When Barr auditioned to become Trump’s Attorney General on Fox News during the Mueller investigation, he utilized tactics that reminded Trump of Roy Cohn. Since Trump is an intellectually blank slate with limited ability for complex thinking and strategizing, Barr has succeeded in diverting his political desires and intentions from himself.

Since that time, Barr has become more reactionary than anyone would have imagined, by identifying several Trump sycophants, in and outside of the administration, to place in key positions: Louis DeJoy, the U.S. Postmaster; Mark Meadows, White House Chief of Staff; Mark Esper, U.S. Defense Secretary; Robert Charles O’Brien Jr., National Security Advisor; and Chad Wolf, Homeland Security Secretary, among others.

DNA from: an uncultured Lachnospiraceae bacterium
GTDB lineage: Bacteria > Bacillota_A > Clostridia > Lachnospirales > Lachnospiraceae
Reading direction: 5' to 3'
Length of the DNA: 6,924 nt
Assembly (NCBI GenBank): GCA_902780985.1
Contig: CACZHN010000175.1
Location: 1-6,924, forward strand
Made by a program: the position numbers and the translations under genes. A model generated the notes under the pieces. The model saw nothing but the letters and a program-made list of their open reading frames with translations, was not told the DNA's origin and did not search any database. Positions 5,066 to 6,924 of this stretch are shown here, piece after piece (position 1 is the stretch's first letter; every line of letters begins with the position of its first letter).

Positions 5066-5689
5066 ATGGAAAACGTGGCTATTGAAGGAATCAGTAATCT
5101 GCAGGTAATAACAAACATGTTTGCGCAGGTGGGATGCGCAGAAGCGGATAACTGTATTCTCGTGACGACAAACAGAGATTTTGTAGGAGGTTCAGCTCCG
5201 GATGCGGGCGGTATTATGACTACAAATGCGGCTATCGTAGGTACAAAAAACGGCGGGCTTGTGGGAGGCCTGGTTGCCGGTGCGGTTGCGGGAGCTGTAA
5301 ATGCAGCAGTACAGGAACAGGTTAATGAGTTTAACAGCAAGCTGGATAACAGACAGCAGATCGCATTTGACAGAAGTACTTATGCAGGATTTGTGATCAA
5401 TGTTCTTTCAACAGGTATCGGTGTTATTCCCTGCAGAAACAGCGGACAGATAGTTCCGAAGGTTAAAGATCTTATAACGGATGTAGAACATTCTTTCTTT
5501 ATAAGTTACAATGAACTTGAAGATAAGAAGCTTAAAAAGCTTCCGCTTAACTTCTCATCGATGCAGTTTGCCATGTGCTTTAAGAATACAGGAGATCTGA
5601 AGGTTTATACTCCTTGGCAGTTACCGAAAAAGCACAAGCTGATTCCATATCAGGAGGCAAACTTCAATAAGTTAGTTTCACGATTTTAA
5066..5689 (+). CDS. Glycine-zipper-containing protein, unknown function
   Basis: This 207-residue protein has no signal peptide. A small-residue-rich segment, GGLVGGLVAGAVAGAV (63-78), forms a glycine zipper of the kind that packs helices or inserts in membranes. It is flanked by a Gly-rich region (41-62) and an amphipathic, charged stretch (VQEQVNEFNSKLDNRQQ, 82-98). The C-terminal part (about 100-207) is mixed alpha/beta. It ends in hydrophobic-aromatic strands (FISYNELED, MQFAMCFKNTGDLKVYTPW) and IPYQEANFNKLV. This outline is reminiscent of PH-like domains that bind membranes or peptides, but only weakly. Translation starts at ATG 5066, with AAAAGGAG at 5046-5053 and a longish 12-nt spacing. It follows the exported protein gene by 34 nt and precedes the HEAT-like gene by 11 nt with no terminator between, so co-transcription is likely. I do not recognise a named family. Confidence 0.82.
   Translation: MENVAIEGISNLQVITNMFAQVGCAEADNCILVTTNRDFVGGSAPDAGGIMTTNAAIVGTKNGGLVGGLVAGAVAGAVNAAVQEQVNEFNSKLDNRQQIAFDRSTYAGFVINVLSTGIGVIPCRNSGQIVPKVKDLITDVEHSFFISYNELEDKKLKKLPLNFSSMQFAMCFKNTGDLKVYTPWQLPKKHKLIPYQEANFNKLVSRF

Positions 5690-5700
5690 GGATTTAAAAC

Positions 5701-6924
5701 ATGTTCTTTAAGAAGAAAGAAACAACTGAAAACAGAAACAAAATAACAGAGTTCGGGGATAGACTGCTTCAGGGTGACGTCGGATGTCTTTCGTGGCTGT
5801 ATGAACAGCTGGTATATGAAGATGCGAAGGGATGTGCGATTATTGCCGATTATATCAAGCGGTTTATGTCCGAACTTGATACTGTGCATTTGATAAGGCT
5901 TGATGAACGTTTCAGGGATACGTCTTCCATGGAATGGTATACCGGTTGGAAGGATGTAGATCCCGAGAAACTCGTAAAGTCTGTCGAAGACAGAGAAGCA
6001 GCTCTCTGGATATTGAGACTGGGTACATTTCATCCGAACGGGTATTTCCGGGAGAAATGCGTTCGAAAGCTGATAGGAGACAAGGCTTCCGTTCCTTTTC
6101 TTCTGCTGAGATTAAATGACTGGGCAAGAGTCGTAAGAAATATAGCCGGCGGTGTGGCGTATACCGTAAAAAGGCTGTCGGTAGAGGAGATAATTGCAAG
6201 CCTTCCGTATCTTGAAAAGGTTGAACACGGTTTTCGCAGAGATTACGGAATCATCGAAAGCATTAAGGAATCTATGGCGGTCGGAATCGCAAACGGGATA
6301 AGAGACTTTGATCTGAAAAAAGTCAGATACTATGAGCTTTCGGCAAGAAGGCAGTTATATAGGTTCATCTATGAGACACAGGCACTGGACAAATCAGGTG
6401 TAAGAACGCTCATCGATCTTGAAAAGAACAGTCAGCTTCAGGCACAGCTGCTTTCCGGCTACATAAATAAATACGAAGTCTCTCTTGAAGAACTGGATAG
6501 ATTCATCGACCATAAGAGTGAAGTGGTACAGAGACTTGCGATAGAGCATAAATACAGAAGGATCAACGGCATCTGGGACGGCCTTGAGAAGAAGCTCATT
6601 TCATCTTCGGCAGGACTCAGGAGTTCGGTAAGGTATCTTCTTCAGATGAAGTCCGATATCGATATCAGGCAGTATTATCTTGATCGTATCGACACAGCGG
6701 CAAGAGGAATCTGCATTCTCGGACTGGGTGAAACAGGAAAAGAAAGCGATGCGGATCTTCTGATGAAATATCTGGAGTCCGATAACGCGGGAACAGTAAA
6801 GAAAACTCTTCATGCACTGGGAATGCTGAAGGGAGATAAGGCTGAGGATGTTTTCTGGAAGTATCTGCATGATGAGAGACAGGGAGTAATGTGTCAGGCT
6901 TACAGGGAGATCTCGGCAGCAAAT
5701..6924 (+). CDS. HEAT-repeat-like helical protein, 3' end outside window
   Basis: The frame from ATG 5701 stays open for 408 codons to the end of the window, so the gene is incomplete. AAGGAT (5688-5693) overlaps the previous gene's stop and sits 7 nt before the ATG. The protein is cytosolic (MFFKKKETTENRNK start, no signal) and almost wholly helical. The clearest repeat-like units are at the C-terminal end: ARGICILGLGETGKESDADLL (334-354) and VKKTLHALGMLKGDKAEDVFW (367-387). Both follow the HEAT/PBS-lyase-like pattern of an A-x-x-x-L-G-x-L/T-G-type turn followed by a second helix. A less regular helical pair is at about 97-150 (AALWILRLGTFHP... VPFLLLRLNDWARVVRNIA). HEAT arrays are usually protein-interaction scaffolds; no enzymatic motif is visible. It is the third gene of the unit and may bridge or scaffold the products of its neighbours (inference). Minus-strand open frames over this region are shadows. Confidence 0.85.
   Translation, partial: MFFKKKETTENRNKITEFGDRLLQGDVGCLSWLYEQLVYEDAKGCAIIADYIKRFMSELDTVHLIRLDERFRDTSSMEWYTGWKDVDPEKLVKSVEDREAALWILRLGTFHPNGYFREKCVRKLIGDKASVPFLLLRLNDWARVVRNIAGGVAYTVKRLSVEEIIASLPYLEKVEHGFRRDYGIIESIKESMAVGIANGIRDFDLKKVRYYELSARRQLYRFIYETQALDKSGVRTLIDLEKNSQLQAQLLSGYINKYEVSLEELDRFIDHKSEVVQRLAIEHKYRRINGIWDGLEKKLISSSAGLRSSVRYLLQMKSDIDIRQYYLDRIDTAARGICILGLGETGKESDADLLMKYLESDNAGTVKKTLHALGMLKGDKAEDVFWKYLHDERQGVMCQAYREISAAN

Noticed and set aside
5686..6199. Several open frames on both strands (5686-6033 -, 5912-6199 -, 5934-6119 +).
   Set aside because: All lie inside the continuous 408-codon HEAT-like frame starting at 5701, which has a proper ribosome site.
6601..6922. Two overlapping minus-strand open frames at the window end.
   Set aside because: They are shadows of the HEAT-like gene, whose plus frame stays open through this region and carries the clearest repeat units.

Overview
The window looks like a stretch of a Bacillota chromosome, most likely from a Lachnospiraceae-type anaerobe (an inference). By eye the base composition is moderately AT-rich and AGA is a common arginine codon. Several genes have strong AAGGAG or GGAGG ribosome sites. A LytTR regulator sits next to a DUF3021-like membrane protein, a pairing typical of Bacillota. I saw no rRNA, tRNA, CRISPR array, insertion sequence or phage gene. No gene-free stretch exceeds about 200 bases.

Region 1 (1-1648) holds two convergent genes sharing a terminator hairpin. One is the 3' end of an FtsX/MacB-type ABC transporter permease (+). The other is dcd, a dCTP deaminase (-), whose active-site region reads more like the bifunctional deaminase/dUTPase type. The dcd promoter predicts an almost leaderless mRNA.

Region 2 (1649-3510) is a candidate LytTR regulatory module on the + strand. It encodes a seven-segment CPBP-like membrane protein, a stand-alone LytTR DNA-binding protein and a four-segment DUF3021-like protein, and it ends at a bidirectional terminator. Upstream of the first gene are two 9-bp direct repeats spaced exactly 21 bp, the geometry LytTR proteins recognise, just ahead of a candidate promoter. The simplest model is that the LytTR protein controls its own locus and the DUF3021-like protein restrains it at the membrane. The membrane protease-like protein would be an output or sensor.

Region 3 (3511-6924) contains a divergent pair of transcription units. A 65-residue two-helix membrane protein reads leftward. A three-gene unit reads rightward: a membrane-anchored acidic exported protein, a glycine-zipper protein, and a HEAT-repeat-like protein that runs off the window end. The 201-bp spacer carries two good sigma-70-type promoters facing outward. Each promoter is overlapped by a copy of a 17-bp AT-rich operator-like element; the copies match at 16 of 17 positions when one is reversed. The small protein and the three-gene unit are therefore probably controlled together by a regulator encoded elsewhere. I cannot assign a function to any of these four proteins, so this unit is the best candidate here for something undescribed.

These individuals and their associates are engaging in a variety of nefarious actions to facilitate Trump’s reelection. DeJoy is slowing mail delivery to waylay mail-in votes; Meadows is derailing current COVID-19 negotiations; Esper has placed armed, unidentifiable government forces at Trump’s political disposal; O’Brien has let Trump misuse the military; and Wolf has directed Homeland Security to gin up anti-immigrant fervor in an election year.

Accordingly, Barr, via Trump, has “gangsterized” the election season by maligning the mail-in voting process, labeling cities headed by Democratic mayors as anarchist, and accusing Black Lives Matter and other progressive protesters of participating in seditious acts. An indication that Barr is behind these efforts is that Trump lacks the personal vocabulary for these concepts.